If you love cooking, there’s a good chance you’ve used sea salt in your recipes before. Those bold, rock-like salt pieces that you sprinkle on top of potatoes, vegetables, and other food help to make the dish a little more flavorful.
Is Your Sea Salt Actually From the Sea?
While sea salt has the name “sea” in it, that doesn’t mean that it actually comes from that body of water. Many people say the sea salt we find on our grocery store shelves comes directly from evaporated seawater, so it has a ton of minerals in it. But, that’s only if your salt actually does come from the sea. Much of which does not. Mental Floss set out to set the record straight on this common misconception.
People love the salt because of the taste, and some believe that it is better for you than regular salt. In fact, many people believe that sea salt is better for you since it is less processed and contains more minerals. While this seems great, again, the minerals are only there if you get salt that is actually from the sea.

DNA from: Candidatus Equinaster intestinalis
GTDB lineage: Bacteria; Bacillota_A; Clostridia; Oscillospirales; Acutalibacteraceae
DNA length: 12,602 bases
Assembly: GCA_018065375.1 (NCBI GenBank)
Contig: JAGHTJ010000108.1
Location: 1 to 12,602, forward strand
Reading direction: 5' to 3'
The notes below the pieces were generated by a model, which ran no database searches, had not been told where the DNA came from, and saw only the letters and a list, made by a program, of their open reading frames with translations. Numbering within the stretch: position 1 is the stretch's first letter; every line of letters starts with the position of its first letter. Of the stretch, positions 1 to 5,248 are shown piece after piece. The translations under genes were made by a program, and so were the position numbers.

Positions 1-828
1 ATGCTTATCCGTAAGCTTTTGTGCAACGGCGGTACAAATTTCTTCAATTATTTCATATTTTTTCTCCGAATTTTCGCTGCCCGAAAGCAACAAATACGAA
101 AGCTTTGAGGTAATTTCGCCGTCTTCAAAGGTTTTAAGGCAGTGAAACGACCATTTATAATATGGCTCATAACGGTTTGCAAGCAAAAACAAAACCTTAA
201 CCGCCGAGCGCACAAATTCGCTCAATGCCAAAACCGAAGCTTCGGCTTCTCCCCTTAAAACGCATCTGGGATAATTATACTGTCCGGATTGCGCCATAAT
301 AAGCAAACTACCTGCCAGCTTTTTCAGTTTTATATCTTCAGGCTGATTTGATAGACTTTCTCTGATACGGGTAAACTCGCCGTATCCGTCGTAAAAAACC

Even though you’d hope that the Food and Drug Administration is allowing sea salt on the shelves that is actually from the see, you might have to keep hoping. Unfortunately, all of the salts you see aren’t always from the sea. In Robert L. Wolke’s book What Einstein Told His Cook: Kitchen Science Explained, he says that if the FDA gives the salt the go-ahead in terms of purity, it can be passed as sea salt when it technically isn’t. He says that a manufacturer might mine two things of salt from the exact same deposit source and say that one is “table salt” and the other is “sea salt.” The FDA isn’t going to make the manufacturer prove that the bin he labeled “sea salt” actually came from the sea, just as long as it does well in the purity check.
Basically, the best way to think of sea salt is that it probably hasn’t been infused with anti-caking agents. Don’t think that it actually came from the sea because it probably hasn’t. Although, that might not be a bad thing as studies have found that salt from the sea directly has been contaminated with micro-plastics. In water, the pH levels can range from 1 to 14, with seven being neutral. pH levels below 7 are acidic, and pH levels that are above 7 are basic or alkaline. Seawater tends to have pH levels of at least 8, and fresh water bodies like lakes tend to have pH levels ranging from 6 to 8. Keep this in mind as well when purchasing any salt that claims it’s from a body of water.
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